Vitamin D deficiency is preventable and heightened awareness is necessary to institute public health programs to ensure adequate vitamin D nutrition particularly in postmenopausal women. The study intends to estimate the prevalence of vitamin D deficiency among postmenopausal women to help assess the level of risk of osteoporotic fractures.


This study was conducted in Khyber Teaching Hospital Peshawar. Over a one year study period, 200 postmenopausal women presenting to outpatient departments of Orthopedics and Gynecology were enrolled in the study. Inclusion criteria were established postmenopausal state for at least one year. There was no age limit. Written informed consent was taken from all women. Detailed history was taken from all women with particular focus on dietary habits, physical activity, lifestyle, previous history of fractures and exposure to sunlight. A thorough clinical examination was carried out. Women with deranged renal function, abnormal thyroid function, significant liver disease, history of cancer, history of fracture and therapy with any other drug that affect skeleton like steroids, including calcium and vitamin D supplements were excluded from the study. Venipuncture was done and blood sample was taken and sent to laboratory for analysis of vitamin D levels. For uniformity, sample analysis was done by the same laboratory in all patients. Once laboratory reports were received, categorizations of vitamin D levels were done. A cutoff of >30 ng/ml was used as adequate levels. Vitamin D levels of 20–30 ng/ml werelabeled as insufficient. Levels below 20 ng/ml were taken as vitamin D deficient state with 10–20 ng/ml as mild deficiency and 5–10 ng/ml and < 5 ng/ml as moderate and severe deficiency states respectively.


Vitamin D levels were analyzed in 200 postmenopausal women. Mean age was 58 years with a range of 48-72 years. Mean duration since menopause was 8.7 years. Mean BMI was 24.3kg/m2. Majority (82%) ofwomen belonged to a low socioeconomic class and 87% were uneducated. Only 7% had regular intake of milk in their diet. Sixty five percent had a sedentary lifestyle with no or little weight bearing and muscle building exercises.Seventy five percent were housewives. Only two percent women knew about vitamin D, its sources and its importance. Nineteen percent had exposure to sun for more than 30 minutes on regular basis and 65% were consistently using burqa for pardah. Fifty three percent women had brown to dark complexion.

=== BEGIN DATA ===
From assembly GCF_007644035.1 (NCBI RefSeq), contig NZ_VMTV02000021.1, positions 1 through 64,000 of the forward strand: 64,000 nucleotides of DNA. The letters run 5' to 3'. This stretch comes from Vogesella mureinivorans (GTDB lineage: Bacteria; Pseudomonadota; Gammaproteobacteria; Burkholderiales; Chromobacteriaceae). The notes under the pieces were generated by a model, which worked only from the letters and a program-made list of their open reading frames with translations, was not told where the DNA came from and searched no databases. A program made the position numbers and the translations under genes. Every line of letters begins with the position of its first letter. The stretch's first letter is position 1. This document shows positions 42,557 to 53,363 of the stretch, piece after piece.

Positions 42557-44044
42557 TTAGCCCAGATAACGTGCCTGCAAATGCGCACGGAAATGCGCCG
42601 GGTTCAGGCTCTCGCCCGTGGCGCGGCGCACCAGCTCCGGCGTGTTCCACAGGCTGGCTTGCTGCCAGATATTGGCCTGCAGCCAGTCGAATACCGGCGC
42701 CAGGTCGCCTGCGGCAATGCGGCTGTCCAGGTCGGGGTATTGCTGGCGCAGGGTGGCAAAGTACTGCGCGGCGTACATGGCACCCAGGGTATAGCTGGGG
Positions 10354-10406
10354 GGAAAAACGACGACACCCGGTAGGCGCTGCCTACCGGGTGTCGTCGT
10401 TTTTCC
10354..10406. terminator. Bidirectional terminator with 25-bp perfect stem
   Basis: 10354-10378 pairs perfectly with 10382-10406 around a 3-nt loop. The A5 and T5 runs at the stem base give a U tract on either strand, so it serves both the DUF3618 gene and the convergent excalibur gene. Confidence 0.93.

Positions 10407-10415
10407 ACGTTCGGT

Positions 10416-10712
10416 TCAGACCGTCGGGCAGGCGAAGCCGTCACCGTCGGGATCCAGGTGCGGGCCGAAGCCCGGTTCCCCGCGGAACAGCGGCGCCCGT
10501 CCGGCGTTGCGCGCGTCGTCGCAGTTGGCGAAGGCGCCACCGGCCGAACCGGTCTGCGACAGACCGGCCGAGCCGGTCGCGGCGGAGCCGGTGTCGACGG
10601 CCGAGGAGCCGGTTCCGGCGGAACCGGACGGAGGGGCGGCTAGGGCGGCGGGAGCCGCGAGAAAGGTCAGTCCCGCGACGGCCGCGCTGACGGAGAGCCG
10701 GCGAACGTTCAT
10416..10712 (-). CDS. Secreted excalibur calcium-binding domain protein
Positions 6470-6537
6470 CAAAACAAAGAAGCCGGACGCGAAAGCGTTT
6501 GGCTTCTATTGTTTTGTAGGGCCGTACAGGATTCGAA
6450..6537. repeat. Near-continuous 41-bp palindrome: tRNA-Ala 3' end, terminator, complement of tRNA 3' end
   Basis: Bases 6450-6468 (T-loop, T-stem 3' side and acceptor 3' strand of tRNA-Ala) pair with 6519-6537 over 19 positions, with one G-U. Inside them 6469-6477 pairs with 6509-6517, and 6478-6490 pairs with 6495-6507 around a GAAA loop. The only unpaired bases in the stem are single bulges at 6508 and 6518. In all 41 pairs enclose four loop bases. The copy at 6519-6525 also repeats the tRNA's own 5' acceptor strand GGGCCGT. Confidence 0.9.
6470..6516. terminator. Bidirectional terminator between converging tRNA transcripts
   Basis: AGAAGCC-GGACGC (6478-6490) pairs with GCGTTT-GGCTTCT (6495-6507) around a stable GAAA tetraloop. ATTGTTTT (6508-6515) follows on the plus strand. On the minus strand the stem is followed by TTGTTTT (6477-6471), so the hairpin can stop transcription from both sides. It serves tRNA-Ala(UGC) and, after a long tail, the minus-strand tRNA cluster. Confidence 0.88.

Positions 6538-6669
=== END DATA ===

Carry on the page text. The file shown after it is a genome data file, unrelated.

Table No.1: Characteristics of Postmenopausal women (n= 200)


Mean= 58

Time since menopause(years)



Mean= 24.3

Socioeconomic class

Low: n= 164


Uneducated: n= 174


Sedentary: n= 30


Housewives: n= 150

Sun exposure(> 30 minutes daily)

n= 38


Brown: n= 106



Mean Vitamin D levels were 14.7 ng/ml with a range of 4-62 ng/ml. Ninteen percent of women had adequate levels defined as more than 30 ng/ml.Twenty two percent had insufficient (20-30ng/ml)levels. Vitamin D deficiency (levels below 20ng/ml) was present in 112(59%) of postmenopausal women. Out of 112 with vitamin D deficiency, 66 (33%) had mild deficiency (levels:10-20ng/ml) while 42 (21%) had moderate deficiency(5-10ng/ml).Ten(5%)  women were severely deficient with levels of vitamin D less than 5ng/ml.




Genetic factors exert a strong and perhaps predominant influence on peak bone mass, but physiological, environmental, and modifiable lifestyle factors can also play a significant role.12 Among these are adequate nutrition and body weight, exposure to sex hormones, and physical activity.12,13 Vitamin D is required for optimal calcium absorption and thus is also important for bone health. Indeed, in patients who are vitamin D deficient, no more than 15 % of dietary calcium is absorbed, whereas in persons who are not vitamin D deficient 30 – 80% of dietary calcium is absorbed.13,14 Decreased calcium leads to increased parathyroid secretion which causes increased bone resorption.15There is strong evidence that physical activity early in life particularly high impact exercises contribute to higher peak bone mass.15,16